Philex cleans up river in Padcal minesite

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TUBA, Benguet – Empty cans of sardines andbottles of soda, a half-eaten bar of imported chocolate still in its packet, a rubber slipper with one of its straps severed,a discarded leather shoe, used baby diapers, dried leaves and barks, a piece of broken plastic pipe.

xsriver7-customThese were some of the pieces of rubbish collected by about 100 employees and other workers of Padcal mine, the gold-and-copper operations of Philex Mining Corp. in this province, when they cleaned up the Sal-angan River, in Itogon town’s Brgy. Ampucao,last Saturday.

The manager of Padcal mine’s Environment, Quality Monitoring and Evaluation Dept. (EQMED), Julius Bayogan, said the recent cleanup drive was in line with the “Bayan Ko Linis Ko” program spearheaded by the administration of President Rodrigo Duterte. He led employees from the different departments of Padcal mine, as well as members of its security force, to rid the two-kilometer river where Padcal gets its water for mill operation of the various pieces of refuse.

“While environmental protection and conservation is inherent in our corporate culture here at Philex Mining, this day is special as we are cleaning up the Sal-angan River in accordance with the environmental program of President Duterte,” Bayogan stressed, addressing the employees and workers before they all embarked on a four-hour cleanup drive.

Stressing that “Bayan Ko Linis Ko” promotes cleanliness in coastal and inland waterways, creeks, public places, and private establishments nationwide, Bayogan told the cleanup participants, who had all volunteered for the task, to later on segregate the pieces of trash they were about to collect into three categories. Papers and dried leaves would be considered biodegradable, for instance, while empty bottles would go into the sacks labeled “recyclable,” and broken plastic pipes and buckets should be regarded as “residual” wastes.

After dividing themselves into three groups—to be assigned in the river’s upstream, downstream, and the middle sections—and braving the drizzles and warding off mosquitoes and other insects, the volunteers, wearing PPE or personal protective equipment like hard hats, rubber boots, and reflectorized vests, collected 14 sacks of refuse weighing a total of 465 kilograms. The residual wastes weighed 382.5 kg. while the biodegradables, or rubbish that can be destroyed by natural processes, reached 45 kg., and the recyclables, which may be made and used into something new, amounted to 37.5 kg. Residual wastes, Bayogan explained, include what remains of agricultural, industrial, and mining materials after a treatment process, as well as household garbage that cannot be re-used or recycled.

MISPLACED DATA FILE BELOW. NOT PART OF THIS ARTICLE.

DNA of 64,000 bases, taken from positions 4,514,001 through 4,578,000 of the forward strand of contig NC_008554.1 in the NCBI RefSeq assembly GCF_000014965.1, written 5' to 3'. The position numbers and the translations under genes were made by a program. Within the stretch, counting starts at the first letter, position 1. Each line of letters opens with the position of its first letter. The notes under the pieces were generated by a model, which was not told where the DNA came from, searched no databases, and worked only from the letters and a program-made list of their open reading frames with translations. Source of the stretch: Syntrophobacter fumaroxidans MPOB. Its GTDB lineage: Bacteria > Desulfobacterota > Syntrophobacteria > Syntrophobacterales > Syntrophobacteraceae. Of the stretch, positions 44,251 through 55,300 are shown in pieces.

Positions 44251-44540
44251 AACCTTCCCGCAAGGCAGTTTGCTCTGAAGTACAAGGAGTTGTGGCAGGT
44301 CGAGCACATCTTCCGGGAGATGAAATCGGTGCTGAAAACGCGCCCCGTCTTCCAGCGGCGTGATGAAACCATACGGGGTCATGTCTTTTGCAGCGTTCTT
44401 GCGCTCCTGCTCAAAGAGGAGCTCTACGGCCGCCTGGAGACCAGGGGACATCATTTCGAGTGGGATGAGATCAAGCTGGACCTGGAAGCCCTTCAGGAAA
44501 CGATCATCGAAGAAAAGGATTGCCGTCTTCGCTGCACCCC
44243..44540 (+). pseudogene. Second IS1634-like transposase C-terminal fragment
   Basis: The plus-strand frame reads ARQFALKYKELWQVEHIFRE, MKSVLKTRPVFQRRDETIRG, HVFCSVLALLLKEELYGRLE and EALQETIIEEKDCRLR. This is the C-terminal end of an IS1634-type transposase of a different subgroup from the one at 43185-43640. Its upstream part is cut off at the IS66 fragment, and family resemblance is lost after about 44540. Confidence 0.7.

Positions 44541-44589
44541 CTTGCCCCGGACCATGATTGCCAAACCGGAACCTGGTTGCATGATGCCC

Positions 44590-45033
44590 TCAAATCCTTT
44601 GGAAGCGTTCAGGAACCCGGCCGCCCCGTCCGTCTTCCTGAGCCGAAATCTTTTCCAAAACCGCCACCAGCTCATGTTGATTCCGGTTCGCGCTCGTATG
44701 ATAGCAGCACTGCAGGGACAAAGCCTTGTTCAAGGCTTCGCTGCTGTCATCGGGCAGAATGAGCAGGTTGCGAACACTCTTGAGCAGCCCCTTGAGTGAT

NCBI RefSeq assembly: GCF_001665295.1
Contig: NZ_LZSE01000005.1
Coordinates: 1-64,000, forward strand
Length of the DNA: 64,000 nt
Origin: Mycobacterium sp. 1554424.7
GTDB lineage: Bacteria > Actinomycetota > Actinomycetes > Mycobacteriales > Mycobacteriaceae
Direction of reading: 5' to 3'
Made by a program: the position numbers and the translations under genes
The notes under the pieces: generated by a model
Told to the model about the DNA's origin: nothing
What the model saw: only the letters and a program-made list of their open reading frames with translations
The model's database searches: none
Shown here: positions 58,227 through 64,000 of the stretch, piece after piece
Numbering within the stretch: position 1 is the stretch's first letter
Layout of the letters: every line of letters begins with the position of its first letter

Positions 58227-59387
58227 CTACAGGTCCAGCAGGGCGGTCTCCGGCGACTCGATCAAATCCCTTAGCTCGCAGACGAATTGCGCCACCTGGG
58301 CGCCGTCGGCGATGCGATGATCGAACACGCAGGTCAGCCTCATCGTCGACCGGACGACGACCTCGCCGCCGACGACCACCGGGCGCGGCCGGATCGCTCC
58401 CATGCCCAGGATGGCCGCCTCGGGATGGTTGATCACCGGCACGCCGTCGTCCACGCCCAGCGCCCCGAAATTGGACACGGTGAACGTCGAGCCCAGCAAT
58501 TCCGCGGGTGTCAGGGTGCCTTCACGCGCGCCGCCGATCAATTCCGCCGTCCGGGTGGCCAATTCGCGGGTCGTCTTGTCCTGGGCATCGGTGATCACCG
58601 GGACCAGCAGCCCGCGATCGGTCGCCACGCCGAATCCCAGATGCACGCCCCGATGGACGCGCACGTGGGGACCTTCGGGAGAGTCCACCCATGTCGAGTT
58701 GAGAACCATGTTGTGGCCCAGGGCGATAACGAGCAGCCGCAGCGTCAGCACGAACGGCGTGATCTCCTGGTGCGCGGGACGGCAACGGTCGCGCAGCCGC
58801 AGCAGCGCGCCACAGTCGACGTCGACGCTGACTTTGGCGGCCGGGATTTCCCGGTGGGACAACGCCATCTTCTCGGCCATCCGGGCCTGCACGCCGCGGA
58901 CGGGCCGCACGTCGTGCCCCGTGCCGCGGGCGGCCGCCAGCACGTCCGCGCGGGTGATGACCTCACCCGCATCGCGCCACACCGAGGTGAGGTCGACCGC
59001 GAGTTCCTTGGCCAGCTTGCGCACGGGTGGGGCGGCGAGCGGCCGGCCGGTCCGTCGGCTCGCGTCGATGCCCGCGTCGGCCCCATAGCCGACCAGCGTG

“The cleaning up of our waterways also has been part of our routine with regard to our programs on environmental protection and sustainable development,” said Bayogan, who revealed that Padcal mine will next clean up the Balog Creek, in Brgy. Ampucao’s Sitio Balog. The 2.5-km. creek, which converges with the Agno River,and the Sal-angan River are both tributaries of Agno. Traversing the provinces of Benguet and Pangasinan, the Agno River is the Philippines’ third-largest river system with a drainage area of 5,952 square km.

Adhering to its principle of responsible mining, Philex Mining has maintained multi-sectoral teams that regularly monitor whether it adheres to environmental standards in air and water quality, solid waste management, reforestation, and mine rehabilitation, which are covered by Padcal’s Annual Environmental Protection and Enhancement Program (AEPEP).Last year, Philex Mining spent P269 million for its AEPEP, which deserves a 3- to 5-percent share of the company’s direct mine and milling costs that amounted to over P6 billion. This year’s environment-related expenses have been estimated to reach P493 million.

Bayogan, who supervised the segregation of the collected wastes from the whole stretch of Sal-angan River, said his team would continue coordinating with Padcal’s different departments in the cleanup activities around the mine site. He stressed, “We’re all in this together. This is and must continue to be in our corporate DNA.”

By HENT

 

 

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